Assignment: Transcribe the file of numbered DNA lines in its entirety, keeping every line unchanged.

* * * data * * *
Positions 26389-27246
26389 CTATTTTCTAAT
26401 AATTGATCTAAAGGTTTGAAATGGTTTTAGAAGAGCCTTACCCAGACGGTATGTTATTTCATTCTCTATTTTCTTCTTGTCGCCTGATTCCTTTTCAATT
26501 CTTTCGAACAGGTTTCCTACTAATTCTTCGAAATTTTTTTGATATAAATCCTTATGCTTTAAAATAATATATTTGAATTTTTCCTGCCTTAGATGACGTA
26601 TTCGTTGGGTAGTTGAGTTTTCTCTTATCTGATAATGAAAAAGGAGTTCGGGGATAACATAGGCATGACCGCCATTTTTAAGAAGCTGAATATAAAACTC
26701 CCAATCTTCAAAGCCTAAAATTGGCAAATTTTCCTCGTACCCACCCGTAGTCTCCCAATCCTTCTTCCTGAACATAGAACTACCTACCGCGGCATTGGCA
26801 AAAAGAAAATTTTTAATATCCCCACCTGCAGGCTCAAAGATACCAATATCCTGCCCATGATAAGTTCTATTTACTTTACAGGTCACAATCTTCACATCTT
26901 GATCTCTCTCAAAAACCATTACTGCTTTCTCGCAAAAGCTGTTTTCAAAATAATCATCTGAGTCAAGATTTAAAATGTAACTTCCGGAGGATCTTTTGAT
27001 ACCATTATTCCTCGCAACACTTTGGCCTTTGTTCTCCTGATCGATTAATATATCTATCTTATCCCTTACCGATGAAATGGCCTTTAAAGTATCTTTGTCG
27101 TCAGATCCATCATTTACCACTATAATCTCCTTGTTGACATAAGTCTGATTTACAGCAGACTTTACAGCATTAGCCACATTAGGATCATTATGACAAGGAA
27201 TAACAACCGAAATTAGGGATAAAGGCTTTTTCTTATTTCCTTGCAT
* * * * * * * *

Positions 26389-27246
26389 CTATTTTCTAAT
26401 AATTGATCTAAAGGTTTGAAATGGTTTTAGAAGAGCCTTACCCAGACGGTATGTTATTTCATTCTCTATTTTCTTCTTGTCGCCTGATTCCTTTTCAATT
26501 CTTTCGAACAGGTTTCCTACTAATTCTTCGAAATTTTTTTGATATAAATCCTTATGCTTTAAAATAATATATTTGAATTTTTCCTGCCTTAGATGACGTA
26601 TTCGTTGGGTAGTTGAGTTTTCTCTTATCTGATAATGAAAAAGGAGTTCGGGGATAACATAGGCATGACCGCCATTTTTAAGAAGCTGAATATAAAACTC
26701 CCAATCTTCAAAGCCTAAAATTGGCAAATTTTCCTCGTACCCACCCGTAGTCTCCCAATCCTTCTTCCTGAACATAGAACTACCTACCGCGGCATTGGCA
26801 AAAAGAAAATTTTTAATATCCCCACCTGCAGGCTCAAAGATACCAATATCCTGCCCATGATAAGTTCTATTTACTTTACAGGTCACAATCTTCACATCTT
26901 GATCTCTCTCAAAAACCATTACTGCTTTCTCGCAAAAGCTGTTTTCAAAATAATCATCTGAGTCAAGATTTAAAATGTAACTTCCGGAGGATCTTTTGAT
27001 ACCATTATTCCTCGCAACACTTTGGCCTTTGTTCTCCTGATCGATTAATATATCTATCTTATCCCTTACCGATGAAATGGCCTTTAAAGTATCTTTGTCG
27101 TCAGATCCATCATTTACCACTATAATCTCCTTGTTGACATAAGTCTGATTTACAGCAGACTTTACAGCATTAGCCACATTAGGATCATTATGACAAGGAA
27201 TAACAACCGAAATTAGGGATAAAGGCTTTTTCTTATTTCCTTGCAT